Pre-hospital organization: The first links in the chain of survival for heart attack patients

September 1, 2009,

Mortality rate following a heart attack has fallen by more than 50% in Europe over the past 25 years. However, because only minor advances in the medical treatment of AMI are expected over the next decade, it is through organisational changes in the pre-hospital phase that mortality rate will continue this decline to below 5%.

We estimate that acute coronary syndromes (ACS) account for 1.5 million hospital admissions throughout Europe each year. Almost half these patients present with ST-elevation myocardial infarction (STEMI), which are major and immediately life-threatening events.

Just 30 years ago, mortality of acute (AMI, ) in Europe was over 30%. This rate has now dropped dramatically to around 10% within the first month. In clinical trials - where the sickest patients are often excluded - mortality rate is as low as 5%.

This dramatic improvement was initially brought about by the opening of dedicated coronary care units in hospitals. This was followed by 20 years of drug development, and a significant improvement in survival rates. Among the important drugs introduced were those preventing blood from clotting, or even dissolving the clot responsible for blocking the coronary vessel (and so causing the AMI. Other drugs groups include beta-blockers, ACE inhibitors, and statins develeoped to lower levels. More recently, the treatment of large heart attacks with balloon angioplasty has been a major advance. Although new and better drugs are being developed and drug combinations being refined, there is less belief in major drug breakthroughs in the next decade.

The pre-hospital phase of AMI treatment has also undergone several changes over the past decade: diagnosis, supported by telemedicine, has improved, and many interventions have been moved from the hospital to the field. It is in this early phase that we must now adopt new collaborations and organisations if mortality rate in this large patient population is to continue its decline. We must adopt new lean principles in the entire organisation of the pre-hospital phase, starting with public awareness of symptoms, and how to raise the alarm. For those patients whose first symptom is cardiac arrest, basic bystander resuscitation should become standard. Despite an abundance of automated external defibrillators (AED) in many regions, their localisation and use are often not well organised. Heart attack victims should call an emergency number, instead of being self or family-transported to the hospital.

There are financial and political disincentives for the transfer of STEMI patients for balloon angioplasty: all of these factors should be addressed:

Primary Hospital

  • Loss of revenues
Referring doctors
  • Loss of patients and subsequent revenue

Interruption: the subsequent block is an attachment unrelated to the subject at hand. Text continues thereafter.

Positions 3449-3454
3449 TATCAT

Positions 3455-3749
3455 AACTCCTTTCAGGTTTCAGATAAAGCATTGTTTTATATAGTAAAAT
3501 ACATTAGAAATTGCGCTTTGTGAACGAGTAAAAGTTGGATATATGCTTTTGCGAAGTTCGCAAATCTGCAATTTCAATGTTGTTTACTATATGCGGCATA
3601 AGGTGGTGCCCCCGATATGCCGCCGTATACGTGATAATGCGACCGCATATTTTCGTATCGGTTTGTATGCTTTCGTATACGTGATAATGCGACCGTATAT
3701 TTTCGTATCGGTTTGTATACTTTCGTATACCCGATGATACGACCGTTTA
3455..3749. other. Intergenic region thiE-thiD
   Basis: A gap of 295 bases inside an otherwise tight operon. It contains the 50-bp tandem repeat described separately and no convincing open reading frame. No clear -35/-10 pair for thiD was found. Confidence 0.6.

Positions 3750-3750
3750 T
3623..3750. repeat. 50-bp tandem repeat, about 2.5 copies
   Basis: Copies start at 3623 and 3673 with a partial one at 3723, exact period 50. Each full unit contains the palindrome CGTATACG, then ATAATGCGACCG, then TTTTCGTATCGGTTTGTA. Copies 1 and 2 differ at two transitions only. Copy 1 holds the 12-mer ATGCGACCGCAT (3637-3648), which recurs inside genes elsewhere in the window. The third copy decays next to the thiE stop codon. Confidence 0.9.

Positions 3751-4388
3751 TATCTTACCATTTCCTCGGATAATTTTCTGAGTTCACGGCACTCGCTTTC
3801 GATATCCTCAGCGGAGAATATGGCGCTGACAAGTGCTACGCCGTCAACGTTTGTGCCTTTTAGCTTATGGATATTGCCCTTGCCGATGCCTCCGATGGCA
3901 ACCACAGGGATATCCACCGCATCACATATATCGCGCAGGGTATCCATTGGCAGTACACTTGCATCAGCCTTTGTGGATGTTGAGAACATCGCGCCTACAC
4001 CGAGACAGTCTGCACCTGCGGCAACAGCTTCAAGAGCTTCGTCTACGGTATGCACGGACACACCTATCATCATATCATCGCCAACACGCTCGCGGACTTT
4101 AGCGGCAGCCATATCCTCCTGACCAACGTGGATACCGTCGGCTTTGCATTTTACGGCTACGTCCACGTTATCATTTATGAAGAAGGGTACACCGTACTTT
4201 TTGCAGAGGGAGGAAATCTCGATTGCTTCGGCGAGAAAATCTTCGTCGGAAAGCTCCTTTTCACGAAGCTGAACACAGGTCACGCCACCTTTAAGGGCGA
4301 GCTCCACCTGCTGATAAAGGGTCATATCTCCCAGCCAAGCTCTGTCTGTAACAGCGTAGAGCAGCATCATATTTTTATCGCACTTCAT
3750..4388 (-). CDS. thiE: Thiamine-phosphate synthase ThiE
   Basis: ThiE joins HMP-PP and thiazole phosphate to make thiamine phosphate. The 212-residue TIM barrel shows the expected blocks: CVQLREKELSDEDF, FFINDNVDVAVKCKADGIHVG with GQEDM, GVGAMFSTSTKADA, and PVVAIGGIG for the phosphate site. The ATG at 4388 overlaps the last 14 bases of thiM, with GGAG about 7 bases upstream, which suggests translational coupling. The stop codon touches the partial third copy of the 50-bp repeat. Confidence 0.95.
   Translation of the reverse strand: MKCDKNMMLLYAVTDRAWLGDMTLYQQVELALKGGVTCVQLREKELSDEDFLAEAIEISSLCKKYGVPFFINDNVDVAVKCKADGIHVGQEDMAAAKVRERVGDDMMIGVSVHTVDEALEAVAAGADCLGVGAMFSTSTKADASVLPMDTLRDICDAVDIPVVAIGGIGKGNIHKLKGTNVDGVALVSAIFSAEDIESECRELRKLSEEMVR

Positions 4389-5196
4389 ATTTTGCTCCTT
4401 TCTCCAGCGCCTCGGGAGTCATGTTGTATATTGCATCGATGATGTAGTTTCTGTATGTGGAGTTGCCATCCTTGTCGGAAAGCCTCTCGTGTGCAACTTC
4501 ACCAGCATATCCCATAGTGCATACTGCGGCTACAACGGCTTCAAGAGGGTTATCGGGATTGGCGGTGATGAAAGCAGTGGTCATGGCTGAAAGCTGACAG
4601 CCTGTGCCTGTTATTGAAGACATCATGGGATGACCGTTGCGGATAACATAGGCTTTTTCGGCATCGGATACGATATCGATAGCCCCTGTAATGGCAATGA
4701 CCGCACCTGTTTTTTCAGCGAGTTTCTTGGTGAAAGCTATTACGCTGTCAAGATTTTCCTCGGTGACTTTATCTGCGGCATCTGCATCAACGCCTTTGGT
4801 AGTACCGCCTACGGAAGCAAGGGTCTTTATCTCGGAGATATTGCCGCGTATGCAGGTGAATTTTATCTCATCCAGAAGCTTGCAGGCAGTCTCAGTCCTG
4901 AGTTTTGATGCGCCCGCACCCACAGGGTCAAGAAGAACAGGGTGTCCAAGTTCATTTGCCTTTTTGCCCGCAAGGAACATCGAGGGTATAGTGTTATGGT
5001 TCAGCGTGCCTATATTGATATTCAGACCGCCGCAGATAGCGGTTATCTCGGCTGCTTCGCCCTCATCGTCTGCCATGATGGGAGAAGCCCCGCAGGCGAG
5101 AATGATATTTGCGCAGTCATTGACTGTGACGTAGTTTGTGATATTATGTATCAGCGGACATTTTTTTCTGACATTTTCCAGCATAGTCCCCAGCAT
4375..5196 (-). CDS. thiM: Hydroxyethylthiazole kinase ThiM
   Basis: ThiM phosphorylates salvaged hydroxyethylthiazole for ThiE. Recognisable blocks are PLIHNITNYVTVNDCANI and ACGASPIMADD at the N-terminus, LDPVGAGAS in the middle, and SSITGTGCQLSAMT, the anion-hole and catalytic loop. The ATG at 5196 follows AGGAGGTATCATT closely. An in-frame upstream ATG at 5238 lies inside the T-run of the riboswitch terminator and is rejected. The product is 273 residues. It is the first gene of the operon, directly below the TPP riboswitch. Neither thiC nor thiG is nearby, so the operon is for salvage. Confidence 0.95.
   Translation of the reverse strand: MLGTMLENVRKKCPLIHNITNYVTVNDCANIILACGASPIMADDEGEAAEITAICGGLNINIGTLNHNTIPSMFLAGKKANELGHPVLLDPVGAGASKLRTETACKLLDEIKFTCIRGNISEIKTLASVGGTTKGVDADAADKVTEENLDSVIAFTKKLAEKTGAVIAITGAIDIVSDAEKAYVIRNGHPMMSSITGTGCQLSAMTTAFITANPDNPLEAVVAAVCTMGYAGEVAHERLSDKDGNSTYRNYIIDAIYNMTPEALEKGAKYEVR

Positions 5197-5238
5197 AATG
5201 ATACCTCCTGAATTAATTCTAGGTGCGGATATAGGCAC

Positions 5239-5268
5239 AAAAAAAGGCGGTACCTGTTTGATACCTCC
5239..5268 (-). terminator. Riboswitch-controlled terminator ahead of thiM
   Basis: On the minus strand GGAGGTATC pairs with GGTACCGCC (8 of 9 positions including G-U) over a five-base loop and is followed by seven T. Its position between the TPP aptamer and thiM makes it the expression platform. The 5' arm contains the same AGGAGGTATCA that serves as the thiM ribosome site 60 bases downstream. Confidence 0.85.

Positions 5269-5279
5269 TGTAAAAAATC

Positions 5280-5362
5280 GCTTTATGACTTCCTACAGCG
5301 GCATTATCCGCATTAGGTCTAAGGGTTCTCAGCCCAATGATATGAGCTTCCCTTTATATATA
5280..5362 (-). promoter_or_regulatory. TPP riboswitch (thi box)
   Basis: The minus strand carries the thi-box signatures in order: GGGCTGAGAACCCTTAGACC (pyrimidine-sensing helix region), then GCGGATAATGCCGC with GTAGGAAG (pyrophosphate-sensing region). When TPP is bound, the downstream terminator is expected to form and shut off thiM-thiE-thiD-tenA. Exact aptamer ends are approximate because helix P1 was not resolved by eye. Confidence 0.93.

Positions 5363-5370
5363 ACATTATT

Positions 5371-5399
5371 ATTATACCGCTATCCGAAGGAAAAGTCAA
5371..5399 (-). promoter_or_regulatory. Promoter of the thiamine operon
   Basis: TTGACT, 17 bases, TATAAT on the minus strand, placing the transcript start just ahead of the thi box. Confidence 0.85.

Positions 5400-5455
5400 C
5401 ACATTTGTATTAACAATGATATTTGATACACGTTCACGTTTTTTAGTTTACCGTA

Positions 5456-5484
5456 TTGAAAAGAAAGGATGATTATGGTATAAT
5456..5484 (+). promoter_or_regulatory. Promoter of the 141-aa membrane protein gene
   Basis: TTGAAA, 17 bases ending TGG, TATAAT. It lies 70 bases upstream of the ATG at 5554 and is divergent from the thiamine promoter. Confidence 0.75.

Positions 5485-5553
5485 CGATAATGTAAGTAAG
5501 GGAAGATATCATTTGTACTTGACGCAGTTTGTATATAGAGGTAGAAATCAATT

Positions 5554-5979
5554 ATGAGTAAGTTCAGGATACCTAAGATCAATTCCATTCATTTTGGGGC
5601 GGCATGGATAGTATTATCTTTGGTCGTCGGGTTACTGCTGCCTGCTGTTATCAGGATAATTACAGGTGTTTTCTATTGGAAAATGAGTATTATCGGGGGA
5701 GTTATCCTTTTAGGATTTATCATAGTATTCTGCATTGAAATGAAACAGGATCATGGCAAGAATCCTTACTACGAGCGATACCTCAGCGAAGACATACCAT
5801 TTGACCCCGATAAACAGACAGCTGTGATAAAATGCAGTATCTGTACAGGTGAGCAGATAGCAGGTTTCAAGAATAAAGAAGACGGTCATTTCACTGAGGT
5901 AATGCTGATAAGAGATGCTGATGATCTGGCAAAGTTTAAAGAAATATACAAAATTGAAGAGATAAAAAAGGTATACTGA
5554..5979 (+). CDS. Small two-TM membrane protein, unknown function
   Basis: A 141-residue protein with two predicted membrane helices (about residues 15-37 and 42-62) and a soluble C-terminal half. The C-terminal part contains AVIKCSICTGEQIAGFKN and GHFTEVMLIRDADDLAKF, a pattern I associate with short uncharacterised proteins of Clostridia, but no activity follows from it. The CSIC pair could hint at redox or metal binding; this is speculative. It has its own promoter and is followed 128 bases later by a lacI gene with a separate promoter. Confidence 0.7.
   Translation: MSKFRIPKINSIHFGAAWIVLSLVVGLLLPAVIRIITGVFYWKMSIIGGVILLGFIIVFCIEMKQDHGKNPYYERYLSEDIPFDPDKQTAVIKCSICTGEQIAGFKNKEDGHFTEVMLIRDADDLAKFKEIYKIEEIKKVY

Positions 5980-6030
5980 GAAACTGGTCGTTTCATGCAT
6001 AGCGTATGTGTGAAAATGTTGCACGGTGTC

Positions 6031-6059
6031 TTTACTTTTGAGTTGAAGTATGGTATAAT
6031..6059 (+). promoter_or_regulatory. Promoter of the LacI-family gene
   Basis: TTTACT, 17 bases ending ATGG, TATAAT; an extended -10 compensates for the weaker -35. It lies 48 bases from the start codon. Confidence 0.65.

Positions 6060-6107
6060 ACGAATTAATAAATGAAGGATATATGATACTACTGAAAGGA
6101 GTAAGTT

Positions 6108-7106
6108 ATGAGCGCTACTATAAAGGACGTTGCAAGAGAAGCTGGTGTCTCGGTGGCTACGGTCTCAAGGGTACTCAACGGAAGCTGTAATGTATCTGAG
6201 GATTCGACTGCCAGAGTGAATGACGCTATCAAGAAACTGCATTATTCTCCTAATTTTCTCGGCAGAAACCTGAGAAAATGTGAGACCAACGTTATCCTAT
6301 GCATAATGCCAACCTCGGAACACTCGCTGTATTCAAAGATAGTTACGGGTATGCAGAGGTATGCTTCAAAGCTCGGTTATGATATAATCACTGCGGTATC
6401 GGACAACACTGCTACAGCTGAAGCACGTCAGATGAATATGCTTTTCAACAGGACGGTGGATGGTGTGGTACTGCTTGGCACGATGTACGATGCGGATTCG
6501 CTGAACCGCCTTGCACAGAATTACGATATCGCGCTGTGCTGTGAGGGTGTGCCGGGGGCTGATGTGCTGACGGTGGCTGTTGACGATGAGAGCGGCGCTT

• Pride and unwillingness to admit that another physician can provide better medical care
  • Medico-legal liability during transfer
Lack of organised emergency services
  • Private company vs. fire department
  • Conflict between firemen and paramedics
  • Time constraints: prolonged run times, ECG triage
  • What incentive (transfer between hospitals is low paid in some countries)?
The mortality rate following heart attack is today historically low. Further reduction is unlikely to result from new drugs, but there is huge potential in the a leaner organisation of the entire pre-hospital phase. The successful full implementation of these measures has the potential to provide more than 75% reperfusion rate and could reduce mortality to below 5% and approaching the life expectancy rate of the age-matched general population.

Source: European Society of Cardiology (news : web)

Related Stories

Recommended for you

Best of Last Year—The top Medical Xpress articles of 2017

December 20, 2017
It was a good year for medical research as a team at the German center for Neurodegenerative Diseases, Magdeburg, found that dancing can reverse the signs of aging in the brain. Any exercise helps, the team found, but dancing ...

Pickled in 'cognac', Chopin's heart gives up its secrets

November 26, 2017
The heart of Frederic Chopin, among the world's most cherished musical virtuosos, may finally have given up the cause of his untimely death.

Sugar industry withheld evidence of sucrose's health effects nearly 50 years ago

November 21, 2017
A U.S. sugar industry trade group appears to have pulled the plug on a study that was producing animal evidence linking sucrose to disease nearly 50 years ago, researchers argue in a paper publishing on November 21 in the ...

Female researchers pay more attention to sex and gender in medicine

November 7, 2017
When women participate in a medical research paper, that research is more likely to take into account the differences between the way men and women react to diseases and treatments, according to a new study by Stanford researchers.

Drug therapy from lethal bacteria could reduce kidney transplant rejection

August 3, 2017
An experimental treatment derived from a potentially deadly microorganism may provide lifesaving help for kidney transplant patients, according to an international study led by investigators at Cedars-Sinai.

Exploring the potential of human echolocation

June 25, 2017
People who are visually impaired will often use a cane to feel out their surroundings. With training and practice, people can learn to use the pitch, loudness and timbre of echoes from the cane or other sounds to navigate ...

0 comments

Please sign in to add a comment. Registration is free, and takes less than a minute. Read more

Click here to reset your password.
Sign in to get notified via email when new comments are made.